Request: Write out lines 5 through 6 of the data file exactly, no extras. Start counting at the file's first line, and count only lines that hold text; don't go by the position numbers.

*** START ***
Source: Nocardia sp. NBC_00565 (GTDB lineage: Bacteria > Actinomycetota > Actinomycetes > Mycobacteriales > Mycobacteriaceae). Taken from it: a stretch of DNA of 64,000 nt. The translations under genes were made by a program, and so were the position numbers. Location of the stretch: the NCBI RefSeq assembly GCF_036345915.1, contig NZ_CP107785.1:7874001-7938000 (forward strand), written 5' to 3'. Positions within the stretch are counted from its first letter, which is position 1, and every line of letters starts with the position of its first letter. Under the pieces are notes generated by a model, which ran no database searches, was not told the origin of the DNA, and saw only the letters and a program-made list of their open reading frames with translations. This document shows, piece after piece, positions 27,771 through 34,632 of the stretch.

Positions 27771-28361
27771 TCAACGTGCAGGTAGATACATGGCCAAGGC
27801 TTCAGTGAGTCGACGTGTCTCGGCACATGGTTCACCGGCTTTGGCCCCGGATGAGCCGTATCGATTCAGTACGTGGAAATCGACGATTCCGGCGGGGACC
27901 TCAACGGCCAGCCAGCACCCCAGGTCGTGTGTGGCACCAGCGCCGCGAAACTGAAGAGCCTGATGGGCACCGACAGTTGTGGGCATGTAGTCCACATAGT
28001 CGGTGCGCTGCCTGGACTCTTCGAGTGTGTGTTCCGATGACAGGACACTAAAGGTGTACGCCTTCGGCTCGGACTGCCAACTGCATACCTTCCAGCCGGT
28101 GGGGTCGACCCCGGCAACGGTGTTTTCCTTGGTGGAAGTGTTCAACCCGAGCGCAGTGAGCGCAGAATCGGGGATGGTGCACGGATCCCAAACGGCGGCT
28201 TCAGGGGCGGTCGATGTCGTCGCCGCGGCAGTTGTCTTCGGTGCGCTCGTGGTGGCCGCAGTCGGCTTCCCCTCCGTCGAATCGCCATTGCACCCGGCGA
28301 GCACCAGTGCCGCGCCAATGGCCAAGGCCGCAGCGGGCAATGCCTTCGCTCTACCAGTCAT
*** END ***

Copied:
27901 TCAACGGCCAGCCAGCACCCCAGGTCGTGTGTGGCACCAGCGCCGCGAAACTGAAGAGCCTGATGGGCACCGACAGTTGTGGGCATGTAGTCCACATAGT
28001 CGGTGCGCTGCCTGGACTCTTCGAGTGTGTGTTCCGATGACAGGACACTAAAGGTGTACGCCTTCGGCTCGGACTGCCAACTGCATACCTTCCAGCCGGT